65 By the streams of Permessus, to the Aonian moun-
And how all the choir of Phoebus rose up to do him
And how Iyinus, the shepherd of divine song, and
Having his locks adorned with flowers and bitter
Said : ''The Muses give these reeds to thee, pray
70 Which they gave to the Ascraean old man, with
which he was
Formerly wont to bend down the rigid ash trees in
To thee on these let the origin of the Grynaean forest
Be sung, that there may be no grove in which more
Apollo may glory."
Why should I speak either of Scylla the daughter
75 Whom fame reports, girt about her white groin with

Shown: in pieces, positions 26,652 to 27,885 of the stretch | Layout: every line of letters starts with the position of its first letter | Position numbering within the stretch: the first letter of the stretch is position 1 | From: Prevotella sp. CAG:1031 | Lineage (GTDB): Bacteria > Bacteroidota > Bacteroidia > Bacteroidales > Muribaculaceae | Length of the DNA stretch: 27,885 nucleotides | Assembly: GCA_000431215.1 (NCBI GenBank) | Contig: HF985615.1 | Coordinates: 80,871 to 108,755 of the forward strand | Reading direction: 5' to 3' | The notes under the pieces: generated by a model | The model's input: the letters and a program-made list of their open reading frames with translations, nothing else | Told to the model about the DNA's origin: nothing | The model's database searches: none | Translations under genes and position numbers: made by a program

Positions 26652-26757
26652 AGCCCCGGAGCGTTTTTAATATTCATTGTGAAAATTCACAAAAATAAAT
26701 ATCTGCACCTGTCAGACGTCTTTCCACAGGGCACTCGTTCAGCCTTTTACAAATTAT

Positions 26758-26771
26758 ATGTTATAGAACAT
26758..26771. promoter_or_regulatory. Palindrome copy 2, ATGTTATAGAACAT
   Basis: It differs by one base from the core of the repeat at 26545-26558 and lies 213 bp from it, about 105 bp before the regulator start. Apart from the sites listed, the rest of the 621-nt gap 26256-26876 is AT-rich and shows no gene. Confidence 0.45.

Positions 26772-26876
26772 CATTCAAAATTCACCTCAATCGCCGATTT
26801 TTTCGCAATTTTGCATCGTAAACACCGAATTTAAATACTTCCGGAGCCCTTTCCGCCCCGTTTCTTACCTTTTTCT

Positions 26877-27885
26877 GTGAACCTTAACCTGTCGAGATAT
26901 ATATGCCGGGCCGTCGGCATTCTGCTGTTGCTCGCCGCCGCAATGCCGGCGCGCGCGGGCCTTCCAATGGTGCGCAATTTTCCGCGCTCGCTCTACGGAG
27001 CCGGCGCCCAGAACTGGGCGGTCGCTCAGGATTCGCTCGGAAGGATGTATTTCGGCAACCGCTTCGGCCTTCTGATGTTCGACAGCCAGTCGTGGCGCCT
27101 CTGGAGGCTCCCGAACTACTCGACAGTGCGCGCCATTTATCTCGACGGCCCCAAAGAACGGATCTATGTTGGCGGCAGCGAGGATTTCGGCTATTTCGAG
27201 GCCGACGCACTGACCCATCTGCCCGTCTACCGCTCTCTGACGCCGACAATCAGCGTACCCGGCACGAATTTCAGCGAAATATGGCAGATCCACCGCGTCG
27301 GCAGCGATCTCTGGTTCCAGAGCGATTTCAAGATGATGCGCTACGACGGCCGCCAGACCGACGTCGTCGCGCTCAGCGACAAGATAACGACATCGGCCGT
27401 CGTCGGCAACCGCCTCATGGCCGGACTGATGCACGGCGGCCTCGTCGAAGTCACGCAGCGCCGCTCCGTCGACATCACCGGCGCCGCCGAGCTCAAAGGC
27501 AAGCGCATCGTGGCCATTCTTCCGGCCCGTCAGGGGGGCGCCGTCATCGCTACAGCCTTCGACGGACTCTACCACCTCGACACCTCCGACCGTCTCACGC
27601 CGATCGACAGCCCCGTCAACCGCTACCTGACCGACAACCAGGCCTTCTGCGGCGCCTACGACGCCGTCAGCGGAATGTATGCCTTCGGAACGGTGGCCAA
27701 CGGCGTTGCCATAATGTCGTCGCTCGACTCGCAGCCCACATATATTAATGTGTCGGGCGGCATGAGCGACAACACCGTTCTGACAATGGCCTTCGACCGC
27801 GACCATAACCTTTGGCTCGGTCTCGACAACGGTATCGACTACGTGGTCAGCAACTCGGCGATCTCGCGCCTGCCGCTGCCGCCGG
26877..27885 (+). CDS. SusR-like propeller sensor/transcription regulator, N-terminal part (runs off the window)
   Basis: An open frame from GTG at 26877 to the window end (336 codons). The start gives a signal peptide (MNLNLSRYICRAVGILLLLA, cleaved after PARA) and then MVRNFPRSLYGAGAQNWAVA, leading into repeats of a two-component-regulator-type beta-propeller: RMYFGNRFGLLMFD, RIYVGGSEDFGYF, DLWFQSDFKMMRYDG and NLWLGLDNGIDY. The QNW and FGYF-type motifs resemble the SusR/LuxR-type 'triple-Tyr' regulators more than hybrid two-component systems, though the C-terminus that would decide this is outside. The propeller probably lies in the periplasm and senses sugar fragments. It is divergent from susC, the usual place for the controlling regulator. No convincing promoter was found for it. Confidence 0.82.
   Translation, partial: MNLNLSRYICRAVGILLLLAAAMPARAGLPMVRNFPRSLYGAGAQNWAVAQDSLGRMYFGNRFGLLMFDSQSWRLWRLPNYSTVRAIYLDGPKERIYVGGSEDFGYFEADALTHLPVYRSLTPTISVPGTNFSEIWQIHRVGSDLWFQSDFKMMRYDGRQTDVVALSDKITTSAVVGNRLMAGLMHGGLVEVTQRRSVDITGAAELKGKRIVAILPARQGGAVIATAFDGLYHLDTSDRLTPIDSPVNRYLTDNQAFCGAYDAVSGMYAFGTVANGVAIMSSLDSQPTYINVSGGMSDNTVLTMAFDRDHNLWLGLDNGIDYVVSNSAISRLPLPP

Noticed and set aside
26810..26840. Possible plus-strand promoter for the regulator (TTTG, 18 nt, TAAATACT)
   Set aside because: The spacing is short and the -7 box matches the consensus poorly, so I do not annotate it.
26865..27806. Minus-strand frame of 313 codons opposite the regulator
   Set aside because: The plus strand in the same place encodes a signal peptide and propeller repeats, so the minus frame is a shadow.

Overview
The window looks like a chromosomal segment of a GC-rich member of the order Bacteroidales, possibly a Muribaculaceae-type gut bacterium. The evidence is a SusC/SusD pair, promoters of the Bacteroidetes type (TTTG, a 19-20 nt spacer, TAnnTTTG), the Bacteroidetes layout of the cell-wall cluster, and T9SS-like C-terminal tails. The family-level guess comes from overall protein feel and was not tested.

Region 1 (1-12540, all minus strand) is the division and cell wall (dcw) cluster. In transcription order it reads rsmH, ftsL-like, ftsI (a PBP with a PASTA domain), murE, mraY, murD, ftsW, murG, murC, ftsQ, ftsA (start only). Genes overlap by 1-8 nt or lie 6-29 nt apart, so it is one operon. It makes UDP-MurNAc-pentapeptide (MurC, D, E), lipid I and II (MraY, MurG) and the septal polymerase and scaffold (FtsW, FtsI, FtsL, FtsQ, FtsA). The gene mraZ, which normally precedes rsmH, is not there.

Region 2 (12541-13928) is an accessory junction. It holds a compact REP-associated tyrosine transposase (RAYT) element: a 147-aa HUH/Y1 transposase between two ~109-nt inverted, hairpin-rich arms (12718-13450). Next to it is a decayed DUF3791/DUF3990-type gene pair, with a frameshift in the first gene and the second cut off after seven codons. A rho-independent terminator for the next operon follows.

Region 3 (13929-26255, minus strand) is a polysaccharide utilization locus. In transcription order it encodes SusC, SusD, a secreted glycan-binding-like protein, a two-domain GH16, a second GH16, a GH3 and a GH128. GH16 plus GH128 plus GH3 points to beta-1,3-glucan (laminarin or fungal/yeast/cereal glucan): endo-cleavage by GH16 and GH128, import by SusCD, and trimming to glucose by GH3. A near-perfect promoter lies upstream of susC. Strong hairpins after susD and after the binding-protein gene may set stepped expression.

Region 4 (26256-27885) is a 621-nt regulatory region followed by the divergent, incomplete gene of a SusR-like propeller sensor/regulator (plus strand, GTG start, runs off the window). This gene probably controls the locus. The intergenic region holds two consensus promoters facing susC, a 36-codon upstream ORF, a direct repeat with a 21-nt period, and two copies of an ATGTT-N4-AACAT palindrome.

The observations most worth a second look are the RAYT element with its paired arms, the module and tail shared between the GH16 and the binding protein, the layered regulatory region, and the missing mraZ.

To have vexed the Dulichian ships, and in the
Ah, with marine sea-dogs, to have torn the timid
sailors in pieces ;
Or how he told the transformation of Tereus' body ;
What banquets, what presents, Philomela for him
made ready ;
With what speed he sought the deserts, and, too, 80
with what wings,
111 fated, over the palace, at one time his own, he
All these he sings, which the happy Eurotas
heard, and then
Bade its laurels learn by heart while Phoebus was
To the stars they are carried by the echoing valleys ;
Till Vesper warned them to gather the sheep in 85
And count the number, and came forth from reluc-
Daphnis by chance had sat down under a whisper-
Corydon, too, and Thirsis had driven their flocks
Thirsis the sheep, Corydon the goats with milk
Both in the flower of their age, both Arcadians also,
5 Equally matched in singing, and also ready to
To me, while from the cold I was the tender myrtles
Hither the he-goat himself, the leader of the flock
had wandered ;
And I espy Daphnis. When he sees me in turn,
* 'Hither come quickly/ '